Jim grew up Catholic, became a priest and then left the priesthood in 1982. While doing youth ministry he met and fell in love Andy, whom he married after he moved to Tacoma and she followed in 1983.  They did lay jobs with Catholic churches in Bremerton and Bellevue, but soured when Archbishop Raymond Hunthausen was being investigated.

In 1988, they moved to Olympia. Jim worked with the House Democratic District Office, supporting Democrats in the state’s House.  He also was involved with Associated Ministries of Thurston County.  Jim and Andy visited Disciples of Christ, Church of the Brethren and Catholic churches, and the United Churches of Olympia.

The United Churches—UCC and Presbyterian—was looking for a youth minister.  Andy was hired.  As it evolved into a family ministry, she was licensed. 

In 1992, Jim completed a process with the PNC Committee on Ministry that granted him privilege of call in the UCC. Andy started at San Francisco Theological Seminary in 1995. While there, Jim worked as intentional interim of South Berkeley Community UCC and as head of operations for an Internet Security software startup company. 

After Andy graduated in 1998 and went to serve a church in Nebraska, He worked in technology there. They moved to Spokane in 2002 when Andy became pastor of Westminster Congregational UCC.

Jim served two years as an interim at Walla Walla and two years in Ritzville, and worked as a consultant with Plymouth Congregational UCC in Colfax and did sabbatical coverage and consulting with Veradale UCC.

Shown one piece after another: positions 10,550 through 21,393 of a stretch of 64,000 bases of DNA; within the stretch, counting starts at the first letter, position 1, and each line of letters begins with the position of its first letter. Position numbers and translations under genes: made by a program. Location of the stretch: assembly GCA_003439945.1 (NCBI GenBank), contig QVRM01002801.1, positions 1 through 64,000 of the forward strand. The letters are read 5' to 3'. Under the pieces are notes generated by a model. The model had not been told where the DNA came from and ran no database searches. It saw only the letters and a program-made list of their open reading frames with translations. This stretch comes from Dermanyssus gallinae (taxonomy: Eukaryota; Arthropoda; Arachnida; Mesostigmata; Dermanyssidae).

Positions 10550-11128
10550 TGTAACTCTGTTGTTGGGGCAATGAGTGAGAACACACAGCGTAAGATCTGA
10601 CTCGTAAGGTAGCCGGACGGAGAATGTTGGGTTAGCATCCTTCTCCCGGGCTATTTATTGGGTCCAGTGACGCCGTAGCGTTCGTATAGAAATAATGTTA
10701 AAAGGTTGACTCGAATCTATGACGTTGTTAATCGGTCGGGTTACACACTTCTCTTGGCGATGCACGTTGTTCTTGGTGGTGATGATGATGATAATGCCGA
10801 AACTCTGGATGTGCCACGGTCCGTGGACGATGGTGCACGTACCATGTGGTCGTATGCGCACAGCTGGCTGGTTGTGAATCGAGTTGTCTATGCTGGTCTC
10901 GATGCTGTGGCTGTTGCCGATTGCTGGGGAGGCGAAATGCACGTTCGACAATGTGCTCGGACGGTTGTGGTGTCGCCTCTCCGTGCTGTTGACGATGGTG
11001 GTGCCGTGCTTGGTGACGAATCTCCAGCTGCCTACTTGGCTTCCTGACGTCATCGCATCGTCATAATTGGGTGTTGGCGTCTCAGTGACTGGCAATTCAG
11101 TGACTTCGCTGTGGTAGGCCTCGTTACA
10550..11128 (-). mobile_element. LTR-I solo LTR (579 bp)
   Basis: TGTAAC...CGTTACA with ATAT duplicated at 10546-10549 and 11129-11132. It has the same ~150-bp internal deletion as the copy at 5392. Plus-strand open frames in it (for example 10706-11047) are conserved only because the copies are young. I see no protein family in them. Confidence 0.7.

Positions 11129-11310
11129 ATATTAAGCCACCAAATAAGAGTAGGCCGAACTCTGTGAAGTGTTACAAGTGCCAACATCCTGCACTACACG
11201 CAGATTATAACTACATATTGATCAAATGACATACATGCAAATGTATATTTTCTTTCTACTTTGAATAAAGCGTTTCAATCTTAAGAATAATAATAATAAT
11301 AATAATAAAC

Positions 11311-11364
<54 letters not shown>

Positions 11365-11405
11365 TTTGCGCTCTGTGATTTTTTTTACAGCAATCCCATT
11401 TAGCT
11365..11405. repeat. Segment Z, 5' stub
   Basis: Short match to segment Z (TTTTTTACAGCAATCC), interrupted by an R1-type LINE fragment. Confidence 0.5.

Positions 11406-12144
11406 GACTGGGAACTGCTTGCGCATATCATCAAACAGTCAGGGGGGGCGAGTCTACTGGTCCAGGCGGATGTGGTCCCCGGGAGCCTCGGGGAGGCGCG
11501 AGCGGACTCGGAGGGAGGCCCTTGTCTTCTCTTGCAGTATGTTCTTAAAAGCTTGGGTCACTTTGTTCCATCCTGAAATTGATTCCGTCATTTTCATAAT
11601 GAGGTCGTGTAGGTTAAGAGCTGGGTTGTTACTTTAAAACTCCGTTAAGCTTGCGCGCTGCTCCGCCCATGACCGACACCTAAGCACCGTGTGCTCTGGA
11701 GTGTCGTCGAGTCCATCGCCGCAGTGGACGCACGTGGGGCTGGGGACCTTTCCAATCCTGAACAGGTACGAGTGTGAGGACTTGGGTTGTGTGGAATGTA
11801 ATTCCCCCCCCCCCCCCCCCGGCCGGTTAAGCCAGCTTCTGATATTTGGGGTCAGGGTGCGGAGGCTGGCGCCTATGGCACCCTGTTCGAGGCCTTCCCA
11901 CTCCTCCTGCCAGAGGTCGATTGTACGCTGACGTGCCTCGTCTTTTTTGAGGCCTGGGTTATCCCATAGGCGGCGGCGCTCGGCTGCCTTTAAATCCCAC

Through the years, he has been involved with the Democratic Party, from licking stamps for campaigns to attending conventions.  He was a delegate to the 1980 Colorado State Convention and to 1986 Washington State Convention. He also attended the 1984 Democratic National Convention in San Francisco.

In Olympia, he was treasurer of the Thurston County Democrats for two years, and in Nebraska, he was also involved with the Democratic Party.

While Jim seeks to keep his politics in Spokane, some in the church know about it because of a newspaper article.

“It’s good I’m pastor of a church outside the county.  Two years ago, I wrote a press release on an ethics investigation of the region’s Congresswoman. The Colville newspaper’s headline said, ‘Colville pastor’ calls for the ethics investigation to be settled. The press release was from me as chair of the Spokane County Democrats, not me as a pastor,” he said.

At the 2016 National Convention, as a Bernie Sanders delegate with a long commitment to the party, Jim sought to engage new people, some of whom were protesting, to work for local candidates and serve the bigger cause of making change.

“I saw a maturing in the group.  It was exciting to see the process move from disagreeing to working together for a cause,” Jim said.  “That happens in churches too, when we set aside our selfish interests and so we can progress."

For information, call 509-998-7203 or email


Copyright © September 2016 - Pacific Northwest Conference United Church of Christ News


Share this article on your favorite social media Bookmark and Share